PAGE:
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Saturday, Apr. 30, 2016

At 90, Payne keeps motoring along

Sunday, August 29, 2010

Tren Payne is honored on his 90th birthday by John Howerton, left, managing partner of Pirtle & Howerton Automotive where the 71-year auto salesman works.
(T-G Photo by David Melson) [Order this photo]
Longtime Shelbyville auto salesman Tren Payne turned 90 Saturday and celebrated a day early where he can usually be found -- at work.

Fellow employees at Pirtle & Howerton Automotive brought out a cake and balloons over the lunch hour Friday to honor probably the most experienced colleague they'll ever have.

So how did he make it to 90?

"Try to eat right and keep myself busy," Payne said. "I'd go crazy if I sat down."

Payne has been selling vehicles in Shelbyville for 71 years and has advice for anyone who hopes to emulate his success.

"You have to make them love you," Payne said. "If you don't sell yourself -- and your business -- you don't sell anything."

And there's another important factor, Payne says: "Get to know the product."

Payne still remembers his first customer.

"My first sale was a green 1939 Studebaker Champion 4-door to Bob Prince," Payne said. "I started selling at Dixie Motors in 1939 when it was behind Hotel Dixie (on North Main Street)."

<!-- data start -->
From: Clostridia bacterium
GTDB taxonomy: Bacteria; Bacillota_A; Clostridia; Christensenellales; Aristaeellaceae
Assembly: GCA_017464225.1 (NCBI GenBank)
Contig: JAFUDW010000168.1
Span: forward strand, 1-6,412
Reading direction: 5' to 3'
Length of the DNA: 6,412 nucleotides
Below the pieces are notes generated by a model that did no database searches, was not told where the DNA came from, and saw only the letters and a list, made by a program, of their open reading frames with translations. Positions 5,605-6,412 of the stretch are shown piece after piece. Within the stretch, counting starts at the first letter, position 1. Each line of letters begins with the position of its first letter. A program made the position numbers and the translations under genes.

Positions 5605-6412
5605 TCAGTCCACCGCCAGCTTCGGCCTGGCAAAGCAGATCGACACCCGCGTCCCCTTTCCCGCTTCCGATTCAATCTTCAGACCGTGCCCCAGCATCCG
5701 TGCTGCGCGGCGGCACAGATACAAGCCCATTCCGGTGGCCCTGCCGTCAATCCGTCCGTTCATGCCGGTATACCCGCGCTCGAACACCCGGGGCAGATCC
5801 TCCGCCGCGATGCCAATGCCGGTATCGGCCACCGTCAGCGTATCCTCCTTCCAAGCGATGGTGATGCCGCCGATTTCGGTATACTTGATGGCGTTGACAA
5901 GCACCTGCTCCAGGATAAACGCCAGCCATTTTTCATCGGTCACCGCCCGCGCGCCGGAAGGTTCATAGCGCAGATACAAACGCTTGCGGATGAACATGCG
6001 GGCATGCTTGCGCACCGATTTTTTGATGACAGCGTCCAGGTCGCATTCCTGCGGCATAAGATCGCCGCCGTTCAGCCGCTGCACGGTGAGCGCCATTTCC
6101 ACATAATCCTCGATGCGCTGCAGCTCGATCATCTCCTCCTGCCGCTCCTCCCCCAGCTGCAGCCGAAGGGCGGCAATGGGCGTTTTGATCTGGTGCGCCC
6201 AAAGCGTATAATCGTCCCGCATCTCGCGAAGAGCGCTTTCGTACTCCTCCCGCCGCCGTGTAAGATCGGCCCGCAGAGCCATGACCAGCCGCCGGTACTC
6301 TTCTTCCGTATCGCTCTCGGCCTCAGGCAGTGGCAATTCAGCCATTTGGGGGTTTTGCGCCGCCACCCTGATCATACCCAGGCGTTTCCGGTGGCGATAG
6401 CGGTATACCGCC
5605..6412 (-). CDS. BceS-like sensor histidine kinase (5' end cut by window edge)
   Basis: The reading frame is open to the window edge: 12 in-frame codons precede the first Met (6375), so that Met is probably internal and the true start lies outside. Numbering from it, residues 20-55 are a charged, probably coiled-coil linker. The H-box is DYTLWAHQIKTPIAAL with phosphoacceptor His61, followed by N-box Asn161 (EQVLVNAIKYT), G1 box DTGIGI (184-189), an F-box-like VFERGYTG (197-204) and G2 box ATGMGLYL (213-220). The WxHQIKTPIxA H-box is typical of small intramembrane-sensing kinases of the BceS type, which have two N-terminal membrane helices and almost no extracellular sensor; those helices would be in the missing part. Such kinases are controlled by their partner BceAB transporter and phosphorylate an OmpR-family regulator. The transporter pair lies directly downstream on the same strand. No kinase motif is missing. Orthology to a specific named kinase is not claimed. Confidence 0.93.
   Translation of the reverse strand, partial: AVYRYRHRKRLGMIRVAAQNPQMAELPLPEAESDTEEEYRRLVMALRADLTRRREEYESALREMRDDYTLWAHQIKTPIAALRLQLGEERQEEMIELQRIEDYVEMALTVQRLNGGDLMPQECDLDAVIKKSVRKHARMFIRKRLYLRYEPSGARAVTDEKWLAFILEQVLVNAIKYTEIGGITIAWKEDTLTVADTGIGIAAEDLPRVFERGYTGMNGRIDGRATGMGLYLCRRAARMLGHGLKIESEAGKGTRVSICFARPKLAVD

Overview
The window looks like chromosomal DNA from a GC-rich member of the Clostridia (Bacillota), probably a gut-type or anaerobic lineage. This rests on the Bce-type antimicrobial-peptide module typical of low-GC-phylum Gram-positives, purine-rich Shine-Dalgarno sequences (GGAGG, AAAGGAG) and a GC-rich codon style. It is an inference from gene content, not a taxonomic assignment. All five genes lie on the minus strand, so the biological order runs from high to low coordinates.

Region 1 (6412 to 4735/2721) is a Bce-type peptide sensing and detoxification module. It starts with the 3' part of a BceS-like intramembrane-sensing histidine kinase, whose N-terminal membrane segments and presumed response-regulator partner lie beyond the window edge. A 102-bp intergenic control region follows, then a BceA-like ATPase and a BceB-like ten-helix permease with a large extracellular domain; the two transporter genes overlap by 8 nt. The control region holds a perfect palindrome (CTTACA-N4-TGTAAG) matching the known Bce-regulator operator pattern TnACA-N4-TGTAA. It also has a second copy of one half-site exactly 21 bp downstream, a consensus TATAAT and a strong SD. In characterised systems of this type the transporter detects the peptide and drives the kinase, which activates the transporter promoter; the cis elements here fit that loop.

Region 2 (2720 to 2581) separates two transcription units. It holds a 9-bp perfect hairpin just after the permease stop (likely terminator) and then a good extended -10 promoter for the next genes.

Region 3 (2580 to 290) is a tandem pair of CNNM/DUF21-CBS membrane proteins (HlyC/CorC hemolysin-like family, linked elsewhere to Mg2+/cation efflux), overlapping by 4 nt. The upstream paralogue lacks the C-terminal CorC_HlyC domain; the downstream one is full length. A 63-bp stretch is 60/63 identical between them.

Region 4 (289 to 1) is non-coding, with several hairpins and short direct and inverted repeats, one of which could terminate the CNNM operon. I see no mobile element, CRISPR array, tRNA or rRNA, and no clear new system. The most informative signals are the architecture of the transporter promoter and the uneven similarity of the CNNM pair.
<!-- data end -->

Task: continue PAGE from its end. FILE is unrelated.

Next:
The job was about more than sales in 1939, Payne said.

"They were all employees, not just salesmen. We had to do everything."

And he had a little help from family in the early years: "My dad, Charlie Payne, would send us customers from U.S. Rubber Co."

A 1959 photo hangs on Payne's office wall showing him and several others from Dixie Motors with a Studebaker pickup truck promoting the new Lark, one of the nation's first successful smaller cars in the early 1960s.

Other Shelbyville dealers for which Payne says he's worked include the old Stewart-Potts Ford, the old Cannon Chevrolet for 20 years, the former Earl Cullum Buick-Pontiac-GMC, and Celebration Nissan (the successor to Dixie Motors) before accepting his current position at the invitation of Mark Pirtle. Pirtle & Howerton gradually absorbed the successors of all those earlier dealerships, including the since-sold Nissan franchise at one point.

Payne credits his family for much of his success.

"I've had two wonderful Evelyns and still have one of them," Payne said. "In 1950 I met Evelyn Leverette and we got married and had a son, Trenver Grant Payne Jr. She died in 2003 of Alzheimer's. Then I met another Evelyn, Evelyn Barrett, and we got married in 2004."

Age has slowed Payne somewhat and affected his eyesight, but one thing's for sure: The master salesman isn't ready to retire. As his co-workers brought out his birthday cake, the celebration was delayed a few moments. Payne was on the phone with a prospective customer.